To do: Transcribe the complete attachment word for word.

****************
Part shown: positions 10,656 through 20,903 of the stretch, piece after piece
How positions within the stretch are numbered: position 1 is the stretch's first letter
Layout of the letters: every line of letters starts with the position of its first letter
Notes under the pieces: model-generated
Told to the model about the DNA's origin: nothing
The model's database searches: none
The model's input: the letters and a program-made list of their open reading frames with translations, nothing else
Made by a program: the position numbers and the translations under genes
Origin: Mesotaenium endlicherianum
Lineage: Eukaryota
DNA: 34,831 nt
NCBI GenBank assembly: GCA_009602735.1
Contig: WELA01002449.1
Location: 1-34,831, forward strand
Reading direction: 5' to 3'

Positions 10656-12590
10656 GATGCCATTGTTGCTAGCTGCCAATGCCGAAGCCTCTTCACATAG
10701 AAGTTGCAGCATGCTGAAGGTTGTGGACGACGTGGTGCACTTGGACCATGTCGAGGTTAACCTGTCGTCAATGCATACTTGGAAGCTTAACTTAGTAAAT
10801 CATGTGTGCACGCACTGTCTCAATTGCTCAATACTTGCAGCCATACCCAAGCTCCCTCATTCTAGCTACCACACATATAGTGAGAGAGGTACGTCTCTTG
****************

Part shown: positions 10,656 through 20,903 of the stretch, piece after piece
How positions within the stretch are numbered: position 1 is the stretch's first letter
Layout of the letters: every line of letters starts with the position of its first letter
Notes under the pieces: model-generated
Told to the model about the DNA's origin: nothing
The model's database searches: none
The model's input: the letters and a program-made list of their open reading frames with translations, nothing else
Made by a program: the position numbers and the translations under genes
Origin: Mesotaenium endlicherianum
Lineage: Eukaryota
DNA: 34,831 nt
NCBI GenBank assembly: GCA_009602735.1
Contig: WELA01002449.1
Location: 1-34,831, forward strand
Reading direction: 5' to 3'

Positions 10656-12590
10656 GATGCCATTGTTGCTAGCTGCCAATGCCGAAGCCTCTTCACATAG
10701 AAGTTGCAGCATGCTGAAGGTTGTGGACGACGTGGTGCACTTGGACCATGTCGAGGTTAACCTGTCGTCAATGCATACTTGGAAGCTTAACTTAGTAAAT
10801 CATGTGTGCACGCACTGTCTCAATTGCTCAATACTTGCAGCCATACCCAAGCTCCCTCATTCTAGCTACCACACATATAGTGAGAGAGGTACGTCTCTTG